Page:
Nutrition is a key component for managing menopause symptoms. Good food will also keep you healthy long after you have come through this transition. Gabriella Espinosa suggests ways to make these changes to your diet.
Nutrition for Menopause
As you journey into Menopause your nutritional requirements will change due to the fluctuating nature of your hormones. View this time as an opportunity to nourish your body by adding more goodness to your meals instead of eliminating food groups or dieting. Plan for nutrition to support your energy levels and bone, brain and heart health.
The following tips are guidelines to make informed choices and modifications to your diet. It follows a Mediterranean way of eating which includes lean meats and fish, whole grains, health fats and an abundance of plant foods. Please consult with a Nutritional Therapist for a more bespoke plan to suit your individual requirements or symptoms.
Protein is a major source of energy keeping your blood sugar steady and is key for building and repairing bone, muscle, and skin. Aim for 75-90g of protein a day and a bit more if you’re exercise regularly. Set yourself up for the day by having a protein breakfast – eggs, yogurt, cottage cheese, smoked mackerel. Space out your meals evenly through the day, don’t skip any meals and aim for a protein snack mid morning and/or late afternoon to keep hunger or cravings at bay and to sustain your energy levels. This can be a protein smoothie post workout, a handful of walnuts or almonds with 1 piece of fruit or a small bite of dark chocolate; soft goat’s cheese spread over oat cakes; hummus dip with raw celery, carrot, broccoli or radishes.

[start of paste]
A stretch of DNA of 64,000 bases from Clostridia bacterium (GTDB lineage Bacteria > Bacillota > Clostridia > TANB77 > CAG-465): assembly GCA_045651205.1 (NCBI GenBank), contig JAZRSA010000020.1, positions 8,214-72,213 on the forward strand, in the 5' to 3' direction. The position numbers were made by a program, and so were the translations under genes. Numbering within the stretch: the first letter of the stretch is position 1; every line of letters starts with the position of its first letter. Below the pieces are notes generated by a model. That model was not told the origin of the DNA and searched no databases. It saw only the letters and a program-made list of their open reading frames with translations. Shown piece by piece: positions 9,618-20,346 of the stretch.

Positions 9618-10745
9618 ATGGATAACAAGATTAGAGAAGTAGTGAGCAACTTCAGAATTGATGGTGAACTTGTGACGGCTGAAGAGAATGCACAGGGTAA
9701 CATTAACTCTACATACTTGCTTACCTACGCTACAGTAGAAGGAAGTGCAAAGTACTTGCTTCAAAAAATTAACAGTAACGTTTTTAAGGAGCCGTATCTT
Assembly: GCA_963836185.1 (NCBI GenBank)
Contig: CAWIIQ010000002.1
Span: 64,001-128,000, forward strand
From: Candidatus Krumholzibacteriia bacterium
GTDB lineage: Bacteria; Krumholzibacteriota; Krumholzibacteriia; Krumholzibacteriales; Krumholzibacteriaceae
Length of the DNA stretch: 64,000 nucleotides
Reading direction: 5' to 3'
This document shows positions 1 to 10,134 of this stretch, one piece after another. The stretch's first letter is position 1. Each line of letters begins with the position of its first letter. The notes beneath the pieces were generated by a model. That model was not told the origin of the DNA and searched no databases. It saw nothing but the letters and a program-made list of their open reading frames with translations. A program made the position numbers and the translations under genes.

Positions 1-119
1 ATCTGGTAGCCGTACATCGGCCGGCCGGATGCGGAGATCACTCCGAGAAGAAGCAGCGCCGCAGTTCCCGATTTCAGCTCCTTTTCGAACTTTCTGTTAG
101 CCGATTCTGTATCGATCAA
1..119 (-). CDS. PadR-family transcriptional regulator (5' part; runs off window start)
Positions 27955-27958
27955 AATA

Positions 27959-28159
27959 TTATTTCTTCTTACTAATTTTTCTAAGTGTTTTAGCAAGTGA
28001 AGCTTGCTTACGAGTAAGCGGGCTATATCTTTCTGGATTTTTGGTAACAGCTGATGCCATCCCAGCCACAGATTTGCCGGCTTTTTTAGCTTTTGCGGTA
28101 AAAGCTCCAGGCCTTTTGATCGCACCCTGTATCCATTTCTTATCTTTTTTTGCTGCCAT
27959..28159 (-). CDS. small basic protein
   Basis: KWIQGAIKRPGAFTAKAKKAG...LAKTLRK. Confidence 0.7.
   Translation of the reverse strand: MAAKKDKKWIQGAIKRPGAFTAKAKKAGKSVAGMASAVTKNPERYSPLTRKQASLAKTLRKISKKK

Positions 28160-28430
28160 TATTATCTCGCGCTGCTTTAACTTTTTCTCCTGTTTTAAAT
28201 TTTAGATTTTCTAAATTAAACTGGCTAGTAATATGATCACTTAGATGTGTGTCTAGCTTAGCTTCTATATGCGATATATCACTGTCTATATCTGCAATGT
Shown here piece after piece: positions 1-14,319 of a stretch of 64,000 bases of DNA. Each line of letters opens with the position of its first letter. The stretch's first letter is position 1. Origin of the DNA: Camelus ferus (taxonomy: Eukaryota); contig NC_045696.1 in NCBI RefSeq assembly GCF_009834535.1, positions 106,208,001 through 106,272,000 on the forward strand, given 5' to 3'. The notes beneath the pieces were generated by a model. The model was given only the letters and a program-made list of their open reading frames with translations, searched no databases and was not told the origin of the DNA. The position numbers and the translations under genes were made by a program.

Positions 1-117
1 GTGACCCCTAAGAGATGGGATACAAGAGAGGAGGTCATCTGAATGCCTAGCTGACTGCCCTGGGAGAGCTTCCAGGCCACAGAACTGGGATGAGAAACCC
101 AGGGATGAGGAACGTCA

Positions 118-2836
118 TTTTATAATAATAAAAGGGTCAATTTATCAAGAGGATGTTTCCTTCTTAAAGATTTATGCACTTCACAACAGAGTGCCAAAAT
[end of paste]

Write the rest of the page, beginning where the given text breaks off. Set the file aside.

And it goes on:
In addition to fish, chicken, turkey as animal protein sources you can use plant-based proteins like lentils, beans, chickpeas and nuts/seeds. so that you sustain your energy levels.
Happy hormones start in your gut. Chew your food slowly and mindfully to activate enzymes which facilitate digestion and absorption of nutrients. Begin your day with a glass of tepid water with lemon or 1 tsp of Apple Cider Vinegar before breakfast to stimulate your metabolism.
Bitter salads before or with a meal also stimulate your metabolism so include: rocket; watercress; chicory; endive; artichokes; dandelion leaves; romaine lettuce. Make a salad with any of these and add a dressing made of olive oil, lemon, turmeric and apple cider vinegar. Add a combination of prebiotic and probiotic foods to feed and diversify the microflora in your gut. Prebiotic foods include: garlic; onions; leeks; asparagus; bananas and oats. Probiotic foods include: kimchi; sauerkraut; kefir; yogurt or kombucha.
Unrefined Carbohydrates and low GL (Glycaemic Load) foods
Low GL foods release sugar more slowly into the blood, thereby keeping blood sugar levels more stable. This helps to avoid excess insulin in your system which can disrupt your other hormones and cause symptoms such as fatigue, brain fog, disrupted sleep. Consume unrefined and whole grains (quinoa, brown rice, oats, rye, spelt) for more sustained energy throughout the day. Cut back on sweet snacks or drinks and added sugar as much as possible. Sprinkling a teaspoon of cinnamon to porridge or smoothies in the morning or drinking cinnamon tea can reduce your sugar cravings and balance blood sugar levels. Keep your fruit intake to 2-3 portions a day and try the less sugary variety such as berries, apples, pears, kiwi.
Choose Healthy Fats